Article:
Auto insurance companies require all licensed household members be listed on your car insurance policy. Since this person has access to the vehicles of the house, they are a risk factor that insurance companies are allowed to include in their rating calculations.
While a friend may occasionally borrow your car and be covered, they do not normally have regular access to your car and thus aren't rated as a risk factor on your policy. If you do have someone outside of the household that regularly drives your car, then normally an insurance carrier would also want this person listed as an occasional driver so they would be properly covered in an accident. (See "Who can drive your car?")
Also, not all policies provide coverage to anyone that drives the car. Policies can have driver exclusions. These exclusions can include those under a certain age (under 21 or 25 for instance), unlicensed drivers and those driving under the influence -- to name a few.
Insurance providers thus require you add your teen since he or she lives in your household and is a risk factor to them. State laws permit an insurer to consider all resident operators of an insured vehicle when rating an auto insurance policy. This includes your child, even if he or she has only a learner's permit and especially when they have a full driver's license.
Insurance companies are usually allowed to use classifications that reflect a possible exposure for liability on the part of the insurer, in the event that bodily injury or property damage occurs due to the operation of the vehicle by anyone in your household, including your child.
Many parents would like to avoid the rate increase from adding their licensed teenager to their auto insurance policy; however, if you do not inform your insurance provider of your child's licensing status and your teen is in an accident, the incident may not be covered. In some states, an insurer may be allowed to cover the accident but then charge you for the premiums you should have paid up to that time for the teen to be on the policy.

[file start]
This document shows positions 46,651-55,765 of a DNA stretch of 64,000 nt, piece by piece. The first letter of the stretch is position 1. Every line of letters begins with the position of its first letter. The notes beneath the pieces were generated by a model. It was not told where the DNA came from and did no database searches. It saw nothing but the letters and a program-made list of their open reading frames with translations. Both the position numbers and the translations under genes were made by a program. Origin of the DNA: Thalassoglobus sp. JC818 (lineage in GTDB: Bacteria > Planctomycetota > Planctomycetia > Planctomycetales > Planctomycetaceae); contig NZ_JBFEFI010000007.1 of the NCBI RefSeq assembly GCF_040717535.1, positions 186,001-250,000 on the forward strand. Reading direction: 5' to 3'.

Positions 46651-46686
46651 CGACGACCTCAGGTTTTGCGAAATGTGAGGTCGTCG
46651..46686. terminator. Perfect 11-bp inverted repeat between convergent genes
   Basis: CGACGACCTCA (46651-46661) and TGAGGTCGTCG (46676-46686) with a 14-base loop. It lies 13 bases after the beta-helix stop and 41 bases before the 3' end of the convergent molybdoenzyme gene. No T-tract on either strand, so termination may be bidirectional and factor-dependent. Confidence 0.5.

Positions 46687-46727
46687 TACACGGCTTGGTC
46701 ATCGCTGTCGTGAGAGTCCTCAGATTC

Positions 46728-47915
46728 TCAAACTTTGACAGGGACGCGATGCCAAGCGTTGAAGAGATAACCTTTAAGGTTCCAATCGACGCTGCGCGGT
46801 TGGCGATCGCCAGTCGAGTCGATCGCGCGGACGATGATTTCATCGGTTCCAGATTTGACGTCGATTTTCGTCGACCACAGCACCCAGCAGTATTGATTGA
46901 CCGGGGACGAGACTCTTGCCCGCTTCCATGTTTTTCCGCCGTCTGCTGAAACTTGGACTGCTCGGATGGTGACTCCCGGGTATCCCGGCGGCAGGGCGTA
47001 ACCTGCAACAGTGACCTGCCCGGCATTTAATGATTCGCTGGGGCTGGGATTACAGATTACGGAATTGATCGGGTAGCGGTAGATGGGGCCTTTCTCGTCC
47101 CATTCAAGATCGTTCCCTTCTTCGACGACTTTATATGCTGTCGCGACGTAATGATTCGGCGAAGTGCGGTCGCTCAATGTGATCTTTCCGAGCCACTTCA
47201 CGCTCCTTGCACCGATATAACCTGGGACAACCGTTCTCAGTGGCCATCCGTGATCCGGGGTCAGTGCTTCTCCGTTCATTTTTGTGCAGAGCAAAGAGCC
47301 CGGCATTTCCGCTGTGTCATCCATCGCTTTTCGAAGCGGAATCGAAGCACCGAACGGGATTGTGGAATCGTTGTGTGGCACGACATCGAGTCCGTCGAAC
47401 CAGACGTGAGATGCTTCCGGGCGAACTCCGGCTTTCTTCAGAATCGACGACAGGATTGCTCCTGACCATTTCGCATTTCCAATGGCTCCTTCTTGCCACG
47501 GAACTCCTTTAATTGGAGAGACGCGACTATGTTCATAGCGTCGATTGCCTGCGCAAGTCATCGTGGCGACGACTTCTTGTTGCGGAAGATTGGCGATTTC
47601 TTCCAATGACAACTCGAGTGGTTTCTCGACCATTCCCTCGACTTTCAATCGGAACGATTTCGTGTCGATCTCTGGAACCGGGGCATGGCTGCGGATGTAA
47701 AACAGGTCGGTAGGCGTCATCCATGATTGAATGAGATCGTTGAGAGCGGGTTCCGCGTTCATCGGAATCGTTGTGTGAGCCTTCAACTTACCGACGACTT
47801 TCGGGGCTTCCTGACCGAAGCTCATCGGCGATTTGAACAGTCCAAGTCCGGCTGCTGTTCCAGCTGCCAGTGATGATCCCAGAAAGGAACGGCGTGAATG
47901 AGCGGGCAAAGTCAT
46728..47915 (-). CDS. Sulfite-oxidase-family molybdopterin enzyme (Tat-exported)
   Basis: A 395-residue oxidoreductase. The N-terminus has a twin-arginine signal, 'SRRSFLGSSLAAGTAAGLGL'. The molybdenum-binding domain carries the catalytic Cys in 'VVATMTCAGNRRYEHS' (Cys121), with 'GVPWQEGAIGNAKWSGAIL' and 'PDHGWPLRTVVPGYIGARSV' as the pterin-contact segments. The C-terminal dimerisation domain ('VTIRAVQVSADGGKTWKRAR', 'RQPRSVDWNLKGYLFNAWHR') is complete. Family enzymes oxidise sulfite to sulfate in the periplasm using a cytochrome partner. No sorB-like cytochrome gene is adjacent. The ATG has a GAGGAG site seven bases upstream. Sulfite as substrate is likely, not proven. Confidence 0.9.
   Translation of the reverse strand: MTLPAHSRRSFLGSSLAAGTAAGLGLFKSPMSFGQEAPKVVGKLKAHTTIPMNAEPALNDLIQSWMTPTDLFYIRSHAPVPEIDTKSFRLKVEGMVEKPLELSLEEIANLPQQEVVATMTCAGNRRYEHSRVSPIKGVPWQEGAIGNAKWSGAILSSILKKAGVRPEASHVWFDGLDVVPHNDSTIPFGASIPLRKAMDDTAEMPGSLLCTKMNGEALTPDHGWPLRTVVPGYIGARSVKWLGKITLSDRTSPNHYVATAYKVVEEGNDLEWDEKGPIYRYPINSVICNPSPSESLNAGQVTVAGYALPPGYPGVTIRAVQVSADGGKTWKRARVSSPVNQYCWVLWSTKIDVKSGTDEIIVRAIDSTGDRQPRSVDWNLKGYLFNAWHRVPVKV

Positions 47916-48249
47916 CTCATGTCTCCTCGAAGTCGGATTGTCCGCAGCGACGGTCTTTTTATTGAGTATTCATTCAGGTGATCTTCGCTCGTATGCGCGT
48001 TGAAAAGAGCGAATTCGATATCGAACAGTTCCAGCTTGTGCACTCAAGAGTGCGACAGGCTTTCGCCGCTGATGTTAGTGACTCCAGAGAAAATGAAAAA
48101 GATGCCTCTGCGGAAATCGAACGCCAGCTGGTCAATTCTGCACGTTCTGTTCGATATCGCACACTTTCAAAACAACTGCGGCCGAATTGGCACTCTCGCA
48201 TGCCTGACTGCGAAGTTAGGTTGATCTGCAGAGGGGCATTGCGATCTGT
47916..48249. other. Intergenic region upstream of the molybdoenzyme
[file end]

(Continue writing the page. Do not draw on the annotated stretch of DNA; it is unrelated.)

Also, purposely not reporting a household licensed driver to your insurance carrier and adding the individual as a driver can be construed as misrepresentation, a form of insurance fraud.
Teen drivers are expensive to insure since they are inexperience and often immature drivers that statistics have shown are more apt to be in accidents. There are ways in which to help bring down the rate increase you receive from adding a teen to your insurance policy.
You can ask your agent about discounts for your child getting good grades (a good student discount), taking a driver's education or driver's improvement class, and any other discounts that your specific insurer has available for you to take advantage of such as a multi-car discount.
If you need to add a teenager licensed driver to your car insurance policy, then you need to comparison shop to make sure you and your family are getting the best rates possible. (See "3 ways to save big on car insurance")